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How to Get Rid of Aphids in Your Garden: 7 Methods

Aphids on plants

Aphids have a way of getting into gardens. No matter how small or neat your garden might be, chances are high that there are at least a few aphids in your garden. In small numbers, aphids might not be much of a problem. However, when the colony begins to increase, they can attack the plants, feeding on their fruits and leaves and eventually causing them to suffer greatly.

The bad thing about aphids is that they have a very fast growth rate. With the right conditions, aphids will thrive and expand their territory. A study¹ was carried out on a plant with about 5 to 10 aphids per plant. Within about 3 weeks the aphids increased in population to over 5,000 aphids per plant. This is proof that aphids thrive in good conditions.

If you want to know how you can get rid of aphids in your garden, continue reading.

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Overview of Aphids

Aphids are also called plant lice, green fly, or ant cow, and they come from the family Aphididae. There are over 4,400 species of Aphids, and in large numbers, they can cause serious havoc to plants. Aphids are most attracted to food crops and other flowering plants.

How to Identify Aphids in Your Garden

Spotting an aphid can be a bit difficult since it has a skin color that makes it almost invisible to the human eye. Different species of aphids have different colors. They can be white, gray, yellow, or pink. The most notable identity of an aphid is the presence of two tailpipes towards the end of the abdomen.

Aphids are about 2–4 mm in size. They have soft exoskeletons, and they are shaped like a pear. They can be winged or wingless.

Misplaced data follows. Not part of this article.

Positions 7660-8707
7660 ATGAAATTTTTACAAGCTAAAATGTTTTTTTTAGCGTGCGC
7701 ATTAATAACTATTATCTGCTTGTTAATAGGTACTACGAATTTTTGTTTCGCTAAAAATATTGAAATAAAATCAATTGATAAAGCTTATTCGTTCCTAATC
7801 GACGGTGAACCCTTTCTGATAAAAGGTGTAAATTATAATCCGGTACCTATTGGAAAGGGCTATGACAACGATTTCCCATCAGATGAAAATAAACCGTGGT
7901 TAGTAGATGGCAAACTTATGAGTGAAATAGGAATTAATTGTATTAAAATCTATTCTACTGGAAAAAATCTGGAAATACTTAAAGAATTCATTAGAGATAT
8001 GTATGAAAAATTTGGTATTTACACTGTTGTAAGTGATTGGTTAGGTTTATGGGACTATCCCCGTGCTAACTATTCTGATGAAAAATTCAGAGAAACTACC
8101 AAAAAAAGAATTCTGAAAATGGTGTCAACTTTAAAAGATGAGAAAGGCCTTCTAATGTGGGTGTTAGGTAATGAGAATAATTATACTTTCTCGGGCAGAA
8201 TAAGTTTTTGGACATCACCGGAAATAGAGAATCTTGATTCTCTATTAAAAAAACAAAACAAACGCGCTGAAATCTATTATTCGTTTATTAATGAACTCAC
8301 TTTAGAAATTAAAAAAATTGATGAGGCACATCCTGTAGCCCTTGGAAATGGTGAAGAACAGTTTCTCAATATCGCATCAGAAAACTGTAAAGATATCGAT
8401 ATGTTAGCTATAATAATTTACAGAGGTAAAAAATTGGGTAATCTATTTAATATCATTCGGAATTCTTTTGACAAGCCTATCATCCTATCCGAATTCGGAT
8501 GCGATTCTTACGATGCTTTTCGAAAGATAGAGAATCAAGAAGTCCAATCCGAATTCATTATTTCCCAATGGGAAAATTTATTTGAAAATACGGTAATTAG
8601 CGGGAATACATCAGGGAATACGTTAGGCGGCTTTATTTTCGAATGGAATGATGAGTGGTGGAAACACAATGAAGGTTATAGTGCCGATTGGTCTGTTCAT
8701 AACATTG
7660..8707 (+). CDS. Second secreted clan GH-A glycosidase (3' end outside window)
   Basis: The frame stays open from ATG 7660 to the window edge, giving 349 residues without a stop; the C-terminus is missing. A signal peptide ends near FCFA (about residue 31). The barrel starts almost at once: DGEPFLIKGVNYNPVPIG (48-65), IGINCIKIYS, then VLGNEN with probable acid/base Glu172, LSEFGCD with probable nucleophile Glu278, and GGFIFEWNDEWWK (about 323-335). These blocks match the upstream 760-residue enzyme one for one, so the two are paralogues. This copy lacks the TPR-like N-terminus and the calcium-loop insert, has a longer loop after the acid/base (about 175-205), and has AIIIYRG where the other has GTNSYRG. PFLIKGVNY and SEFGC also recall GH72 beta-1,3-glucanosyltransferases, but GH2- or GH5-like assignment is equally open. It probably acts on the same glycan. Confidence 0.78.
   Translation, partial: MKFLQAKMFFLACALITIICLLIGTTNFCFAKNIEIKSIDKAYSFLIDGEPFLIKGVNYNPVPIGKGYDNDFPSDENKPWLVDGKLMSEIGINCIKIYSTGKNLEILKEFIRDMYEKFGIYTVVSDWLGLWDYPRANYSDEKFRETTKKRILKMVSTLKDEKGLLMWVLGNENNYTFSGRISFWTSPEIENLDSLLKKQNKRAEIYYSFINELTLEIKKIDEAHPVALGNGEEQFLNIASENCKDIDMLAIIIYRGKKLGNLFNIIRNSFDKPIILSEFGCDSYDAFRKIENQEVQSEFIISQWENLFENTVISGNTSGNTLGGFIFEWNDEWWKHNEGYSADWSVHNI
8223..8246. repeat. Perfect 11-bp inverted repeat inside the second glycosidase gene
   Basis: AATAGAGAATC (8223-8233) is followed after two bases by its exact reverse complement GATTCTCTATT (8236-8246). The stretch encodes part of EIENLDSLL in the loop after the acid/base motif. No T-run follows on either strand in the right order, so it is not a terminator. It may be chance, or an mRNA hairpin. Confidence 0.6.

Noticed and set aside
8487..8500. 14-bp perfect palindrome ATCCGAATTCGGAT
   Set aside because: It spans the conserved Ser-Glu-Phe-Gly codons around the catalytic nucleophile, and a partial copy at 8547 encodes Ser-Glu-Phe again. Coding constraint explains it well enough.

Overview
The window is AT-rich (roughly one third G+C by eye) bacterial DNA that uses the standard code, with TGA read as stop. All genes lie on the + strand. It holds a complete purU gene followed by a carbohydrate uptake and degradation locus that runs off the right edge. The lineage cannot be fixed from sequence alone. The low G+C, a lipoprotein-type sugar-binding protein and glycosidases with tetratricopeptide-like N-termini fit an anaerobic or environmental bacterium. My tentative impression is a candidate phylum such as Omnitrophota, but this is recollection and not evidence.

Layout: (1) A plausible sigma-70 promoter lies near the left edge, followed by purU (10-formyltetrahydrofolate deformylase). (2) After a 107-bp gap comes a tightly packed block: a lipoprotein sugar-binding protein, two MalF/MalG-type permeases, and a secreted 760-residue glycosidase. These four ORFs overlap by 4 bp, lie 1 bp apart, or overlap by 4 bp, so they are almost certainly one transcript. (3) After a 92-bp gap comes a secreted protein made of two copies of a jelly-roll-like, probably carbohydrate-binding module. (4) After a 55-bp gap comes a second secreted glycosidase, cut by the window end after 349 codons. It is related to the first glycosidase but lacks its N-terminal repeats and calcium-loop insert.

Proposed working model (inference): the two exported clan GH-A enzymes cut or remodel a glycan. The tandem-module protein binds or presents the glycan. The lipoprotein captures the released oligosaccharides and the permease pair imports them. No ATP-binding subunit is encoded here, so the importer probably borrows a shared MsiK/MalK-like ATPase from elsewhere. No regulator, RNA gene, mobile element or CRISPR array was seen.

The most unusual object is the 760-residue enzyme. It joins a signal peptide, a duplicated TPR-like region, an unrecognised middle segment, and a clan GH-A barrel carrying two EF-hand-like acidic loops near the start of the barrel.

Because the aphids are almost always invisible, you are most likely to notice the damages caused by the aphid.

aphids on plant in the garden
Image By: Paul Maguire, Shutterstock

What Does Aphid Damage Look Like?

Aphids feed on all plant parts: fruits, flowers, roots, leaves, and stems. Here are some of the likely signs that aphids have invaded your garden.

  • The leaves become yellow, stunted, and curled. Most aphids love to hide underneath the leaves of plants, so you can check this part of the plant to find them.
  • Flowers and fruits start to have holes in them and look distorted.
  • There are some sticky residues on the leaves and stems of the plant. This sticky substance is likely the honeydew which is a liquid sugary substance produced by the aphids as waste. Insects, especially ants, are usually drawn to this liquid, so if you notice a lot of insects flocking around the liquid, then aphids are likely in your garden.
  • Branches and leaves might begin to appear black due to the growth of fungi from the honeydew on the plant.
  • You might find the white cast of their exoskeleton, which they shed as they mature on leaves.

If you begin to notice some or all of these signs in your garden, then it means that the aphid invasion is large. Before aphids can cause such havoc, there have to be a lot of them.

What Attracts Aphids to Gardens?

Aphids are always attracted to new growth. A fresh garden with new, succulent plants that are just starting to shoot is the perfect habitat for an aphid. When they smell new buds from miles away, they tend to find their way to the plants and stay on them. Aphids will live on these new plants and begin to grow with them. As the plant matures and begins flowering, aphids can begin feeding and attract other matured winged aphids to the plants, which then begin to cause destruction.